He Sang I Love You
Chapter 1
A Halloween Christmas
The most loyal being in my life, was born on Halloween, 2014. He was killed the day after The Fourth of July, 2021. He was 49 years old.
We called him,” The Amazing Chirottiweenie”! Titled this due to his breed, a Chihuahua/Dachshund mix, and his coloring, which perfectly matched that of a Rottweiler. Born the runt of his litter, and tough from birth seemingly added to his huge Napoleon complex. He acted like he really WAS a Rottweiler for most of his life, and none of us thought to tell him any different.
He was our daughters dog, but all of us, were his people. And he was our dog, though so much more. He’d had the soul deeper and much more or equal to that of any pure souled human being. We loved him as much as any person that would be a part of your family…We were his pack.
“There is no such thing as a bad dog, only bad owners”, I’ve heard. That, in my opinion, is mostly true. But, there are such things as bad, even terrible, or evil dogs. Every species has this. Humans, canines, squirrel’s, fish- they all have it. Weather it’s due to a mental defect, or absolutely no conscious, basically a psychopath, it in fact happens.
Dogs that eat their own young, or attack other animals, or people once, then again, with no provocation, just for the kill and out of pure evil inside it. Dogs that had good gentle owners, and were loved, at first, but still turned on their masters, because they could. And once they did attack, or kill their intended target, they immediately went on to hunting the next.
This is what happened to Boomer This is a true story. This is Boomers story..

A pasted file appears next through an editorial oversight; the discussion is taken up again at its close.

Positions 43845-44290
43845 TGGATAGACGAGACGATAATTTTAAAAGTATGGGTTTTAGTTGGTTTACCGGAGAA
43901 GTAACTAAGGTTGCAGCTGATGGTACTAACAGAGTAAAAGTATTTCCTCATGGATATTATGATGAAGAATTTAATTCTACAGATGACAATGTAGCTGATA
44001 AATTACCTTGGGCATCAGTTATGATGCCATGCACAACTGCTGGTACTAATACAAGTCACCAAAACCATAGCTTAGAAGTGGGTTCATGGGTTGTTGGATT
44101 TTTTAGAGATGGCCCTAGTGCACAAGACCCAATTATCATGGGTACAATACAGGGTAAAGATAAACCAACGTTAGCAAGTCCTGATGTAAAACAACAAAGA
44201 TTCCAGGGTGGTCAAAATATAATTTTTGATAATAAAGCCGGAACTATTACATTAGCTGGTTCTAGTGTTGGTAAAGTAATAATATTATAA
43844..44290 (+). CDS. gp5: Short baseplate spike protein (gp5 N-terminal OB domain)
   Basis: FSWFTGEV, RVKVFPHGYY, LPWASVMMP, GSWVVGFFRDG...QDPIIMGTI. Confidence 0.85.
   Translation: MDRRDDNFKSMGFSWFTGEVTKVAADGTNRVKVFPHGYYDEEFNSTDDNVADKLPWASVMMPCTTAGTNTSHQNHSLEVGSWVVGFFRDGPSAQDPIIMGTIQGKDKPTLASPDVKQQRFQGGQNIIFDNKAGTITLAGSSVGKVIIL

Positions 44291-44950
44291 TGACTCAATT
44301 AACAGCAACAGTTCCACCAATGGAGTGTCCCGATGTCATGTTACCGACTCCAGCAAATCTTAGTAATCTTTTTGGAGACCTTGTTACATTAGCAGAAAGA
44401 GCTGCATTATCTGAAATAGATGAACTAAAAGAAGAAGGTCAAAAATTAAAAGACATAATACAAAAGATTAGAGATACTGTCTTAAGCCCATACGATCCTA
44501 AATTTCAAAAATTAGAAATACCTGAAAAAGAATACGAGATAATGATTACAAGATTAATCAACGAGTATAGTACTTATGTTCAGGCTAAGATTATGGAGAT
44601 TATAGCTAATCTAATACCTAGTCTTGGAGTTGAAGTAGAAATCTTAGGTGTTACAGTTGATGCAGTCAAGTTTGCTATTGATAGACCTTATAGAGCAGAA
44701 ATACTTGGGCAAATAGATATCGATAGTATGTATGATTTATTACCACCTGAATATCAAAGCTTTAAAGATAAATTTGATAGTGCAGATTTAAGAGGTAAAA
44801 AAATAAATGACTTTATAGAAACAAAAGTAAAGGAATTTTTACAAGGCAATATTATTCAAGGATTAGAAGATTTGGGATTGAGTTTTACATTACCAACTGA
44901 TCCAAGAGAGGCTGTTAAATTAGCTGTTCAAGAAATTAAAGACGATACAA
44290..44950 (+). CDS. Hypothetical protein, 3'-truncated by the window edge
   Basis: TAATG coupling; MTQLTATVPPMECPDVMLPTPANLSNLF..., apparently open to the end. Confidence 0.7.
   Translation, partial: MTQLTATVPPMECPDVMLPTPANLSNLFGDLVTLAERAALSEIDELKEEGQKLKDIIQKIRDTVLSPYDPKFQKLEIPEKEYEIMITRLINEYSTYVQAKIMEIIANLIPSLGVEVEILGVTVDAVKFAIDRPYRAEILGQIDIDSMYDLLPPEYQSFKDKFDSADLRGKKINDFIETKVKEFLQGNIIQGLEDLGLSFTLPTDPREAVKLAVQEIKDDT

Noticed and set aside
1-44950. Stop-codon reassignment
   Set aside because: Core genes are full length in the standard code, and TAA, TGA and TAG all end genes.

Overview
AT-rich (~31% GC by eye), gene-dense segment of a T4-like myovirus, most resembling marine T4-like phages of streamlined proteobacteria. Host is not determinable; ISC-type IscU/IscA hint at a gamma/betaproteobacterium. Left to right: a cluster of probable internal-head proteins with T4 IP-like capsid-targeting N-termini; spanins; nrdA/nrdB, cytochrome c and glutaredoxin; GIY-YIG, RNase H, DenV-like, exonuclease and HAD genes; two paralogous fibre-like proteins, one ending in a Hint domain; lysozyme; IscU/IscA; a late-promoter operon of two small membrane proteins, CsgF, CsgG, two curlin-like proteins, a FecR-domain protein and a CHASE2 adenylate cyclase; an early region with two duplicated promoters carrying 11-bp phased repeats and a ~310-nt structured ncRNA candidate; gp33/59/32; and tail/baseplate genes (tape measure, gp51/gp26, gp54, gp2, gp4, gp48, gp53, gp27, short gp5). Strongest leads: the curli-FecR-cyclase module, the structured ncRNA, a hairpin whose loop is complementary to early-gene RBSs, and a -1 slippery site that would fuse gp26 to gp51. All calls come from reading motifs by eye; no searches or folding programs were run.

“Hey! Do you guys wanna come see the puppies!?”, Santa yelled at us from across the street.
“Awww!, Can we mom!?”, my 13 year old daughter, Ivy- Nickol asked, with of course, pleading puppy dogs eyes.
“No more dog’s,” her father, Ron said, though without much conviction. I could tell he was a bit interested, even though what he said was something we both had agreed on. We already had two dogs, both rescued from owners who were irresponsible, and had basically abandoned them.
“Hooligan”, was our Shepard/ Chow, mix, and my husband’s dog. He was a large, golden, playful dog, with wonderful manners. He would play fetch for hours untill the point we would have to hide his tennis balls, just so we could rest. He would actually drop his balls over our front fence for passing neighbors, and even some strangers to hopefully get them to toss it back over so he could fetch them.
We also had Lue-Lue, our 18 year old son, Ian’s, Scotti/Chihuahua mix. She was also a yellowish, but course haired, fuzzy little dog. We’d gotten her from Ron’s mother, who had gotten her from a neighbor who basically abandoned her. This woman had kept her kenneled almost ninety nine percent of the time, with hardly any food or water, attention, and no training of any kind.
“Can we please just look at them, Mom?”, Ivy asked again. “I don’t have a pet, and you guys all do!”, she pointed out, determined frown lines closing on her brows. Shaking my head, I sighed. “Ok, we can just look”, I said. I pretty much figured we were about to be talked into another dog by her, or “Santa”, our neighbor across the street.
Of course we’d nick-named him this for the obvious reasons. Due to his long white beard, wire rimmed glasses, twinkling eyes, and large round belly, it was fitting. His real name was Gary but we all just called him Santa and he always responded to this.
It was a week after Halloween, 2014, and the hot afternoon air in Phoenix, was barely beginning to hint at Fall. We’d only lived in our house for a few months, but in the neighborhood for a couple of years. We knew a lot of people in the neighborhood, as my daughter went to school one block away, and I usually had walked her everyday. It was an extremely rough and dangerous part of downtown Phoenix, but not all people are bad, so I’d always tried to be polite while in the neighborhood and meeting new people.
I also had recently gotten a job two houses down from ours at a local Circle K, and that of course insured I and my family knew most of the parents, as well as their kids from our neighborhood.